Many people shy away from livestreaming on social because the video is, well, live. There’s no pause button to hit in the event something goes awry.
That’s also why viewers can’t seem to get enough. Projections reveal that by the end of this year, live video streaming will make up 82% of all internet traffic. So you at least need to consider learning how to livestream on YouTube and other platforms.
As consumers, it seems the majority of us are voyeurs by nature. There’s something special about watching your favorite brands and personalities come to life out from behind the guise of perfectly staged Instagram imagery and thoughtful copy.
The numbers don’t lie: a joint study by Livestream and The New York Times shows 80% of social media users would rather watch live video from a brand than read a blog, and a whopping 82% prefer live video to a brand’s standard social posts.
When working through your 30-60-90 day plan for a new social media client contract, consider where and how livestreaming could factor in. As an expert in this space, clients are looking to you to bring innovative ideas to the table.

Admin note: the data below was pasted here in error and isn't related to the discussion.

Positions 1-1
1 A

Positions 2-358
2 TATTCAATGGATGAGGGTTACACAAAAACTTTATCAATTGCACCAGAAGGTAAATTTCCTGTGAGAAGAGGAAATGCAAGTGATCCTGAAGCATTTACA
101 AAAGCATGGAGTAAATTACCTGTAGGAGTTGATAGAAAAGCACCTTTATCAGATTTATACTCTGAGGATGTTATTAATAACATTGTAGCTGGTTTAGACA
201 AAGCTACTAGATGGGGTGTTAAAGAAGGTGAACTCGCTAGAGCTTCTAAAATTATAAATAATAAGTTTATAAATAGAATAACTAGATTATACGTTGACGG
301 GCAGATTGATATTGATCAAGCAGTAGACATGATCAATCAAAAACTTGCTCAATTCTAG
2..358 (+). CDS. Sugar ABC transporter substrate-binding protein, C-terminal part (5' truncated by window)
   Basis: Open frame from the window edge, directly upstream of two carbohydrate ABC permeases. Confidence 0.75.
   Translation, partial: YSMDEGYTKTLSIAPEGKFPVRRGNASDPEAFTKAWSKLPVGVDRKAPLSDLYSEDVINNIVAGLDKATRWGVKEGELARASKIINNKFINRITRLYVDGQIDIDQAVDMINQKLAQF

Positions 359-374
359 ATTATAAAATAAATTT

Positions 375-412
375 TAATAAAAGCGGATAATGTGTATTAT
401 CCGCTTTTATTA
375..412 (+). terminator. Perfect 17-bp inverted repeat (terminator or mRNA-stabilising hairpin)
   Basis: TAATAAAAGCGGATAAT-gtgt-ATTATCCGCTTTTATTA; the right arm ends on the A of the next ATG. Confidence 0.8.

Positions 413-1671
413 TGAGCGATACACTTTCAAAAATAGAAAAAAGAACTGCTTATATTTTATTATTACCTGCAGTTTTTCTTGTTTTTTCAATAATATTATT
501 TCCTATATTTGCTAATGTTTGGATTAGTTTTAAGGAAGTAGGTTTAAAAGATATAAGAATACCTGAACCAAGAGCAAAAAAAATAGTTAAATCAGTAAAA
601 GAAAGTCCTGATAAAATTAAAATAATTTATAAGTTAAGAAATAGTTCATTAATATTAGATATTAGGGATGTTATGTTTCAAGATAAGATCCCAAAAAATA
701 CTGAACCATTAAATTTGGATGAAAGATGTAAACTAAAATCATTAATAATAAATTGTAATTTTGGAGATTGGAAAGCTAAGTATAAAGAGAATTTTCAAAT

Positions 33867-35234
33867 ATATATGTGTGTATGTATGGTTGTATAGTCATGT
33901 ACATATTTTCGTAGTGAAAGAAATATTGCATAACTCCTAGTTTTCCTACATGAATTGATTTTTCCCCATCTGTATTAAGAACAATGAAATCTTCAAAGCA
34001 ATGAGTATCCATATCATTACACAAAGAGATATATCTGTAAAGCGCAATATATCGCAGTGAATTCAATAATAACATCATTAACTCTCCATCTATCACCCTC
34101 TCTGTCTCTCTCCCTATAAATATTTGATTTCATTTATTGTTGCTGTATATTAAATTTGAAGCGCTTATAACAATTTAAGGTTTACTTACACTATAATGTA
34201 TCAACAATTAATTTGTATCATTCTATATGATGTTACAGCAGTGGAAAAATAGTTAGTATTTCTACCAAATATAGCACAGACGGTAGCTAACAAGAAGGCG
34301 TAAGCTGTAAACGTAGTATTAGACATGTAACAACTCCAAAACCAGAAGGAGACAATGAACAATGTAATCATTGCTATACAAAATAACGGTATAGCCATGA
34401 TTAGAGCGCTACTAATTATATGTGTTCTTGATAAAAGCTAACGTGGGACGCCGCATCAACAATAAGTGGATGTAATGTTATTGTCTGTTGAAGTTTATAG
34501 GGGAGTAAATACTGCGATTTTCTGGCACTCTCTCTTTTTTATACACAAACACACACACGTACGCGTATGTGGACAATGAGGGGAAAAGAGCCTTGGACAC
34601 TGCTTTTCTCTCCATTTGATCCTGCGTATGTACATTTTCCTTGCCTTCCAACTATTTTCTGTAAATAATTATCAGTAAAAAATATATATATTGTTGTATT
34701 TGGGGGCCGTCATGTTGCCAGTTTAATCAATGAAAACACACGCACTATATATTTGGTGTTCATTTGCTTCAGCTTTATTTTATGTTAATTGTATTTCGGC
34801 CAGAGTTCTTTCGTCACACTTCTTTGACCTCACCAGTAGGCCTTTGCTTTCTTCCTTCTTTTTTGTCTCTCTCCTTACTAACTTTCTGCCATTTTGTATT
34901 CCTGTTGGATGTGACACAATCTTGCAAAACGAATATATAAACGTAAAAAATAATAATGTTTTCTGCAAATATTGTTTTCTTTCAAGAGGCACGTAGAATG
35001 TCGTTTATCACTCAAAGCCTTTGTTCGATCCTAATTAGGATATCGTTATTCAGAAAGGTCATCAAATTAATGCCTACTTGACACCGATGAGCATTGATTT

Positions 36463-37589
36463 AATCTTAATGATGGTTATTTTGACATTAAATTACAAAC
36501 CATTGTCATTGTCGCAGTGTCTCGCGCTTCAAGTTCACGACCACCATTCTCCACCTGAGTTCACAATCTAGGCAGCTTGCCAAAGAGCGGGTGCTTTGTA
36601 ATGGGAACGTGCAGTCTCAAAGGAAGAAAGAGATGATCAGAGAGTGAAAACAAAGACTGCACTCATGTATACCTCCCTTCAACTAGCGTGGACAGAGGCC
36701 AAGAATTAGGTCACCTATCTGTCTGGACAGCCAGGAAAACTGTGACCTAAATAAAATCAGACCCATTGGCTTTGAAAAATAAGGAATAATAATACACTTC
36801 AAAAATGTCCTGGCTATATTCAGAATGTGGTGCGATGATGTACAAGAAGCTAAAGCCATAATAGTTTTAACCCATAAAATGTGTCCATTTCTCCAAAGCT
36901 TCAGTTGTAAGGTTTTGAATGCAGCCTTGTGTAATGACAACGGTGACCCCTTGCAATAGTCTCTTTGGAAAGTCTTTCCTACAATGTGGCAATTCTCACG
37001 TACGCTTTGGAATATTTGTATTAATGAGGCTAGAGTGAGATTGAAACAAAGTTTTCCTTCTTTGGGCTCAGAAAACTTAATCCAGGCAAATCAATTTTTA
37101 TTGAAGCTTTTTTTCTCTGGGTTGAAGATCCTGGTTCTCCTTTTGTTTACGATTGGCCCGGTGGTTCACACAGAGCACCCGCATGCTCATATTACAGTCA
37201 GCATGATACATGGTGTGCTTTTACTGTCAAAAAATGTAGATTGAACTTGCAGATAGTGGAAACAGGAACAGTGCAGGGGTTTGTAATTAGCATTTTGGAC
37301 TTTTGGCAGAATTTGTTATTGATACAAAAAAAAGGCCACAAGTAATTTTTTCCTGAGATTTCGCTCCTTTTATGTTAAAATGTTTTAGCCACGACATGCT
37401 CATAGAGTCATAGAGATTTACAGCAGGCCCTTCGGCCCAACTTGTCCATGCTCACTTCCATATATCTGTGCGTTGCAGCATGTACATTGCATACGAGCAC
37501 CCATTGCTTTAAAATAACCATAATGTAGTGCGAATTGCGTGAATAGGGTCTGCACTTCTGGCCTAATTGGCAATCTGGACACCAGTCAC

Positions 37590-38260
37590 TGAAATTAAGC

With that said, make sure you know how to execute on said ideas once clients have signed on the dotted line. There are some streaming technicalities to be aware before you go live.
Here, we’ll explain how to livestream across the following social channels:
Table of Contents
How to livestream on YouTube
With a massive community of creators and video content, YouTube is a popular platform for livestreaming. In fact, 70% of consumers prefer watching live content on YouTube over other channels like Facebook Live.
Before you get started livestreaming on YouTube
To live stream on YouTube, your client’s YouTube channel needs to be verified. If you want to take care of this step for them — potentially building it into your setup fee — access their account and visit YouTube’s verification page.
After entering your phone number, you’ll receive a verification code. Beyond livestreaming, a verified account on YouTube will allow you to upload long-form video content, use custom thumbnails, and other special privileges.
Once a video stream is live, consider having someone on hand from behind the camera to assist with responding to comments as they come through.
How to create a YouTube livestream
There are three ways you can livestream on YouTube: webcam, mobile, and an encoder.
For most clients, you’ll probably be keeping things simple by streaming on mobile or a desktop webcam. Note that your client’s YouTube channel will require at least 1,000 subscribers to enable mobile livestreaming.
YouTube livestreaming on desktop
To livestream using your desktop webcam, go to the YouTube main page. In the top right corner near your profile icon, you’ll select the Go Live camera icon.
If you’ve recently verified your account, it may take at least 24 hours for livestreaming to be enabled.
YouTube livestreaming on mobile
On your Android, iPhone, or iPad device, open the YouTube app. Select the Go Live camera icon from the top right of your screen.